Older generations have inflicted a heavy burden on the young with yesterday’s result, says Andy Clarke.

I had started out as a Leave supporter following Michael Gove’s article in The Spectator, which I still think was written with great skill and a genuine belief in its content.

However, as I researched the matters, I found the EU frequently receives the blame for many issues that are beyond its control, and actually a matter for national governments. My main motivation for voting to remain was that the economic arguments for leaving had failed to convince me, and I have always been a fan of the free movement of people.

Clearly, therefore, I am disappointed. Especially given that I feel referenda leave our politicians with little in the way of duties. It is akin to a parent nominating their child to teach their own class rather than the teacher. It was a naïve promise to make by David Cameron, who relied too much on the advice of pollsters.

However, my biggest disappointment is for the younger generation, who overwhelmingly supported remain. They have lost the right to live and work in 27 other countries. While I never took advantage of the free movement of people, other than a couple of holidays to France or Germany, it was always an opportunity that I will now never be able to take. This was an opportunity that has been taken away by the older generation, who their youngsters have paid for throughout the last ten years. As austerity took hold, it was the pensioners who saw their benefits protected, while youngsters saw cuts to Children’s Services, tripling of tuition fees and a housing boom that makes living in central London virtually impossible.

On average, the youngsters who voted remain have 63 more years to live, whereas the oldest group have more like 14-16. They are a generation that sometimes scoffed at intellectualism, leading some down the path of bigotry. While it would be wrong to suggest all Brexiters are racists, it is much more accurate to suggest all racists are Brexiters.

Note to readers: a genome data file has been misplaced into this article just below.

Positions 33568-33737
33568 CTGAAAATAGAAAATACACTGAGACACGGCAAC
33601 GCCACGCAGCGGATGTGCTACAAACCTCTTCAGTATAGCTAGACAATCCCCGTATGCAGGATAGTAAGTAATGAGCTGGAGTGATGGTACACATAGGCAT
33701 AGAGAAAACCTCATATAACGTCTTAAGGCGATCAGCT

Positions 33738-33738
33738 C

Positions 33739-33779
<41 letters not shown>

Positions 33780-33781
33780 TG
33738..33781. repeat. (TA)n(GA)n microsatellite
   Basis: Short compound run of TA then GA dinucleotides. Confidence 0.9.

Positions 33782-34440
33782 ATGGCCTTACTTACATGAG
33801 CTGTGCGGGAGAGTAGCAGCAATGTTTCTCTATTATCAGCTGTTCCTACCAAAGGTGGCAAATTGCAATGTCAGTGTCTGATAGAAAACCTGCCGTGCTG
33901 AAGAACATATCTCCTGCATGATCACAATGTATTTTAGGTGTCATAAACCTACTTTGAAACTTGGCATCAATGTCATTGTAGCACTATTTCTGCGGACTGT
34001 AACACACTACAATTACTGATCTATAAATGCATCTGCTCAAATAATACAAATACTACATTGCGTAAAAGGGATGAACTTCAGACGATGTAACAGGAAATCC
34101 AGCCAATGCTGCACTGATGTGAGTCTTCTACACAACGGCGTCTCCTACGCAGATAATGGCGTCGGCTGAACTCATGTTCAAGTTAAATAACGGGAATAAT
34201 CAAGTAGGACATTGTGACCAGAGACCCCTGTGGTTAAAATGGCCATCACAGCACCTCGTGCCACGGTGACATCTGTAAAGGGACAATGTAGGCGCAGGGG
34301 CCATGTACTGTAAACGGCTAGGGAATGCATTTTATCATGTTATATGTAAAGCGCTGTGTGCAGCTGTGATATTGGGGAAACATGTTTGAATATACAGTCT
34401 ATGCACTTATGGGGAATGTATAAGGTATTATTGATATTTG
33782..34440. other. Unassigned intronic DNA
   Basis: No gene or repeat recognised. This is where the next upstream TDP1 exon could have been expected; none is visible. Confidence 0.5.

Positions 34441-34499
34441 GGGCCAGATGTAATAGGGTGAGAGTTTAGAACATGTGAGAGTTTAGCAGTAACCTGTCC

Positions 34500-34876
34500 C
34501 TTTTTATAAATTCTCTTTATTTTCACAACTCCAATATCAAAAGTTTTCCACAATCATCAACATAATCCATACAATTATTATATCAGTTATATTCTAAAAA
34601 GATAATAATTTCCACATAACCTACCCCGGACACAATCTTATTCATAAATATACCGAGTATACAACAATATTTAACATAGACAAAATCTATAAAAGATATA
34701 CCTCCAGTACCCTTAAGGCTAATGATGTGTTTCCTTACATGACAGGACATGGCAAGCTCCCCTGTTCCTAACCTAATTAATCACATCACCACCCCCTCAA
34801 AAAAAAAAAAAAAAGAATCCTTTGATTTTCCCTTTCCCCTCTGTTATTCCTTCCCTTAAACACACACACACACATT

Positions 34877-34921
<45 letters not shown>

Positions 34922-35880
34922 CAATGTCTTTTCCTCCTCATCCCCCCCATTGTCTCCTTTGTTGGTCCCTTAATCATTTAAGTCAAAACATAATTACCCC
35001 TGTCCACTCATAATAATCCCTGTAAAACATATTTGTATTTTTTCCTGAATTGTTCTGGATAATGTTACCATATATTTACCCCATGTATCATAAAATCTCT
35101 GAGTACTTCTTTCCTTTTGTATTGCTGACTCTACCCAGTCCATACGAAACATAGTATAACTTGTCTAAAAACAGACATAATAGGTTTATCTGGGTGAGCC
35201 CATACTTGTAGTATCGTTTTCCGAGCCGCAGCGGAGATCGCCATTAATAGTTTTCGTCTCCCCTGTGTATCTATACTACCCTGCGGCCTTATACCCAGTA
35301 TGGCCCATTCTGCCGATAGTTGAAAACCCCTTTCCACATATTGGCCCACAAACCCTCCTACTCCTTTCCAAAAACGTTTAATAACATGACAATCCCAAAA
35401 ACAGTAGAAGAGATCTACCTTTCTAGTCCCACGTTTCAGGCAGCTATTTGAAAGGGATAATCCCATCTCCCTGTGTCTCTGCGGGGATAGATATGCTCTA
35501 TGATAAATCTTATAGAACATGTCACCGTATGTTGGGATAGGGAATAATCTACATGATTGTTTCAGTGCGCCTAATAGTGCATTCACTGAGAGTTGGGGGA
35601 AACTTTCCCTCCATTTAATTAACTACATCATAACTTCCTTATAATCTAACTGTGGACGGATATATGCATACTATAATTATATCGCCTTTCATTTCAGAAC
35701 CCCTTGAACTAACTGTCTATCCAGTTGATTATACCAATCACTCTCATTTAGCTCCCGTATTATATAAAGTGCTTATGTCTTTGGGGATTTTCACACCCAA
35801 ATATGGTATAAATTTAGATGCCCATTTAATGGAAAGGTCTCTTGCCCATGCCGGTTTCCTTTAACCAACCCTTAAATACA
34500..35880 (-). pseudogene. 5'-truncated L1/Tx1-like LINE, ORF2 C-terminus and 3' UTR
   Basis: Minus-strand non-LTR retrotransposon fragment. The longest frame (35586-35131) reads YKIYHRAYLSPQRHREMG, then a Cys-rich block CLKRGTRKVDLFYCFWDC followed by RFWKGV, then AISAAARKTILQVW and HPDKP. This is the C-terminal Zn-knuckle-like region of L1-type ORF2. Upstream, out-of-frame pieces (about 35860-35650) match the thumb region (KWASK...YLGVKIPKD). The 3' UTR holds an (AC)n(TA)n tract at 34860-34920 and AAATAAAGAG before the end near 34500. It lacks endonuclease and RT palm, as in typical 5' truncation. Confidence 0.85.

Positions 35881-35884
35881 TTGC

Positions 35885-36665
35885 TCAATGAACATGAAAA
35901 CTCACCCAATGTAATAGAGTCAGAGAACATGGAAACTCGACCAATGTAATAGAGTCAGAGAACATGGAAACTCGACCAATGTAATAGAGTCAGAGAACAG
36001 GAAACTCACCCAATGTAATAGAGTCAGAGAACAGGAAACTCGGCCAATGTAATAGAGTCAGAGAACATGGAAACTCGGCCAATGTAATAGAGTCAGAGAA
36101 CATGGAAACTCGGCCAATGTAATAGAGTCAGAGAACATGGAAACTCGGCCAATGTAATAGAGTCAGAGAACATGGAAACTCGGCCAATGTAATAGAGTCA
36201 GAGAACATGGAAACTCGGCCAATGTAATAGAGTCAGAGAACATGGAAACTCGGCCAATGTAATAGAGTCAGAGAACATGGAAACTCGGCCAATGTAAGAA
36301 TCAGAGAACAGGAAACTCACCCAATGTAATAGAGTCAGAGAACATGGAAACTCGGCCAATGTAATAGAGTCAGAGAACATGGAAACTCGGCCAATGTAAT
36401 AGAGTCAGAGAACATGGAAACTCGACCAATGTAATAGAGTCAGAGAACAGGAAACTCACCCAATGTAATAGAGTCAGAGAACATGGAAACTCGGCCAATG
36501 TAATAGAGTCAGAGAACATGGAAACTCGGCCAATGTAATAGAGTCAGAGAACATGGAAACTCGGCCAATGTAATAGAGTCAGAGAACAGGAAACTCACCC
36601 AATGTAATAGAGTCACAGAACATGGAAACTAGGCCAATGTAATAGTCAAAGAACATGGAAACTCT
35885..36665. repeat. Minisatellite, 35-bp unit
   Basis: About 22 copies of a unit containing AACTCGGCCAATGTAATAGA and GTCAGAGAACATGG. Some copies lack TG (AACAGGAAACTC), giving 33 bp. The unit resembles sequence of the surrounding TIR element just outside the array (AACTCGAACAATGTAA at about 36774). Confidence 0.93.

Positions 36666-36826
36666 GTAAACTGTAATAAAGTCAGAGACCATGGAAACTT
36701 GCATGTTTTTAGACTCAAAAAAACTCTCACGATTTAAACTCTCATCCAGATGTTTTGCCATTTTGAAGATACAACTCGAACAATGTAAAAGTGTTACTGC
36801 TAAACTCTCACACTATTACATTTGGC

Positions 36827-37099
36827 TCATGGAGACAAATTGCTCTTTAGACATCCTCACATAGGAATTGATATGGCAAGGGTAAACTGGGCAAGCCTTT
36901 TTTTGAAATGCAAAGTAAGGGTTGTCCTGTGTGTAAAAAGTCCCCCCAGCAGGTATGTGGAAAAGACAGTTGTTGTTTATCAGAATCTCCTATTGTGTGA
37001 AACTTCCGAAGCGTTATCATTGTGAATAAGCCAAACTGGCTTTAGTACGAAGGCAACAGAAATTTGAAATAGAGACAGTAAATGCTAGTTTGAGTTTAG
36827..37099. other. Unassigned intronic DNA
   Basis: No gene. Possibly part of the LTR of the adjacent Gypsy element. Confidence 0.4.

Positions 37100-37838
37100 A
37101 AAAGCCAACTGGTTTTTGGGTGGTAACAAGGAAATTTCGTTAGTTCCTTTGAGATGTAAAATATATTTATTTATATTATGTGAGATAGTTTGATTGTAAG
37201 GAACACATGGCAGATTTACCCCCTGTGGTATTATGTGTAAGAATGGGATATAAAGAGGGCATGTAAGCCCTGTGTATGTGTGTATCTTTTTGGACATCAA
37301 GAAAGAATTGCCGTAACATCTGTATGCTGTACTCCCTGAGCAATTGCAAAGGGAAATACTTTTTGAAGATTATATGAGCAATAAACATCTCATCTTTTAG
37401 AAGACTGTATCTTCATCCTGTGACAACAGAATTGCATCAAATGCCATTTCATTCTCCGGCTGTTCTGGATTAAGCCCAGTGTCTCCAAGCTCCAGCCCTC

It is of no surprise that London voted to stay, and I am pleased that my borough overwhelmingly did so. On a street where you can watch Kevin Spacey in a play one minute, while thinking about the Lebanese food you will have the next, washed down with a glass of Cabernet Sauvignon served by a Polish barman, Lambeth has reaped the benefits of diversity and inclusion. This was delivered partly by the EU.

I was also pleased to see Liverpool voted to remain – a city which saw Objective One funding for Queen Square and the ECHO Arena, with £3m for St George’s Hall, and £285m of the European Social Fund. This is a city that understood that figures of the EU costing £350m a week were simply nonsense. It is one that saw Nigel Farage and ran before he reneged on his promise of £350m for the NHS.

Going forward, my main warning would not be about the EU, but about who the Conservative Party members elect as our next Prime Minister.

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